Kansas based Kozoru launched a new service today called BYOMS, or build your own mobile search. It’s a handy way to search inside preselected sites by IM on a desktop or mobile device. Think Rollyo mashed up with AIM. Though not the easiest thing in the world to figure out at first, it could be a real time saver once you’ve got it set up.
Kozoru is a two year old company founded by John S. Flowers, a highly controversial figure who calls himself a Silicon Valley ex-patriot. When I say controversial, I mean for example that his bio page in Wikipedia has been marked as disputed and locked from editing. Flowers also has some fans, see the video testimonial on the BYOMS site from David Warthen, co-founder of Ask.com. But Flowers is a software guy and the proof is in the pudding, isn’t it?
How does it work? It took me awhile to figure it out exactly, but now that I have I see that it doesn’t have to be difficult at all. Users start an account at Byoms.com, then make a list of related web sites they would like to be able to search from IM. You can set up a search client for one site or for several together. Quite a few preferences can be changed; number of replies sought, length of the URL displayed in the results, number of sentences to display from immediately before and after the search terms, etc.
The best way to see how the system works is to try it out. It’s AIM only, unfortunately, but if you’ve got an AIM account here’s three query clients you can add to your buddies list.
The SearchTechCrunch buddy will search TechCrunch.com, Crunchnotes and MobileCrunch all at once. Give these a spin, you might just decide to keep them in your buddies list for good.
It looks like it’s far more efficient than visiting any of these sites just to search inside them. It’s also better than using a regular search engine using the site: operative. It’s faster and there is a lot more control available, for the search builder at least. Even if there were absolutely no other strong points here, I would find it useful to be able to search inside multiple sites with one fast query.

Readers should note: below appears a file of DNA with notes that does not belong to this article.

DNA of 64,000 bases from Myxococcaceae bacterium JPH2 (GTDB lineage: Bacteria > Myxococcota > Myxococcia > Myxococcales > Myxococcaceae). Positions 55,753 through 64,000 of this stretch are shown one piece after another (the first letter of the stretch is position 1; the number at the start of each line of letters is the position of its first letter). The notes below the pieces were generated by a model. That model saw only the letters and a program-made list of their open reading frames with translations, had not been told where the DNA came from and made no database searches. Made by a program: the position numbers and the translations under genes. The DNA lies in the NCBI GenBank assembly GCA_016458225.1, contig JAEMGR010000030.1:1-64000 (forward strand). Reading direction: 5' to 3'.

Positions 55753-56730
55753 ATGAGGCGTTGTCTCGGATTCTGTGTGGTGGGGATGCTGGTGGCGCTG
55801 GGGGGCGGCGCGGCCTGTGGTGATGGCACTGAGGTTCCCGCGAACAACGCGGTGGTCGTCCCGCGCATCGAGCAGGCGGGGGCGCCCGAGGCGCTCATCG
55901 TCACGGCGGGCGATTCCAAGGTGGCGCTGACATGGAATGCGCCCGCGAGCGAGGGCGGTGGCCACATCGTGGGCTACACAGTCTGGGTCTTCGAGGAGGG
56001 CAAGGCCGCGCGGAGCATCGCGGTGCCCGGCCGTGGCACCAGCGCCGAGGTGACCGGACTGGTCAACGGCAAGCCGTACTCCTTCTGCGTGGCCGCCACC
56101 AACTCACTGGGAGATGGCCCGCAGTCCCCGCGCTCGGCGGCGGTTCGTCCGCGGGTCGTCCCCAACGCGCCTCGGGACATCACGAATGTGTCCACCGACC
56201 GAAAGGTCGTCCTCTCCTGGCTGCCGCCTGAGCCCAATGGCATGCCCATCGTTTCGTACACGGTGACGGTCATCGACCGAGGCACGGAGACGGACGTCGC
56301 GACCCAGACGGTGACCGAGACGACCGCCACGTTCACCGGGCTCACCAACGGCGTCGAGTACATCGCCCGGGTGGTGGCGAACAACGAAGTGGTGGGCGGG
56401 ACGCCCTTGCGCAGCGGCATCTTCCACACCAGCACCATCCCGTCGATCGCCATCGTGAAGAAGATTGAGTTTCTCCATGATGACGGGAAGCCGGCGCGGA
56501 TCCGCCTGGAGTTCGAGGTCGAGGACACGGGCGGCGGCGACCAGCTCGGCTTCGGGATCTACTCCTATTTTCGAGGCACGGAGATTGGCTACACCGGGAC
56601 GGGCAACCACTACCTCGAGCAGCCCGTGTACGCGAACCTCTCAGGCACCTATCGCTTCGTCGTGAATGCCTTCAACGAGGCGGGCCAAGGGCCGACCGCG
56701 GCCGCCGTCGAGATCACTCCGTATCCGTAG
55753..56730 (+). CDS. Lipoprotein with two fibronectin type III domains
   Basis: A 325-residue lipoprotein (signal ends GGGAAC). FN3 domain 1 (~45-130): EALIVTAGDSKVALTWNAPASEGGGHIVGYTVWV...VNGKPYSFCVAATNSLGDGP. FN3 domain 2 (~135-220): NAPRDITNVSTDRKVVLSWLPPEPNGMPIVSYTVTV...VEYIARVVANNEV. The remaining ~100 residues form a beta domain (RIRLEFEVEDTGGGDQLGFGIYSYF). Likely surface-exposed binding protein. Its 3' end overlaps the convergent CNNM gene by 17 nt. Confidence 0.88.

There are two key steps you’ll want to remember when creating your own byoms. First, you have to create an AIM client for each search and provide its screen name and login to Kozoru so the system can catch your queries. Second, you have to select “publish” not just to expose your search client to others, but to use it yourself as well. Kozoru’s Justin Gardner says he believes that this is where the real excitement will come in – when content publishers start seeing
subscriptions to searches of their sites via BYOMS.
There are a few down sides here as well. It’s not a lot of fun to go to AIM.com and create a new screen name for every search client you want to produce. There doesn’t appear to be any way to keep your search clients private. You can’t put phrases in quotes, but you can use a minus sign to exclude terms. Sometimes if the site you’re searching has a lot of comments indexed, it’s difficult to tell whether your results were written by the site’s author or a commenter without clicking through a link. I don’t think any of those are deal breakers, though. The system is flexible and fast enough that I think it has a lot of potential.
Business model? No word yet, beyond being bought out. Flowers says the company has not received any traditional VC funding, but was reported to be in acquisition talks with Google for some period of time. If I get 4 lines of text each for 2 search results, for example, I personally wouldn’t mind getting a few words of contextual advertising clearly marked.
Once the search clients are set up, they couldn’t be easier to use. I know I plan on setting up several for groups of sites I search inside often. Will other people do so? I think that IM is friendly enough and this service is unobtrusive enough that it’s quite likely they will. I’d say the controversial Mr. Flowers came through on this one.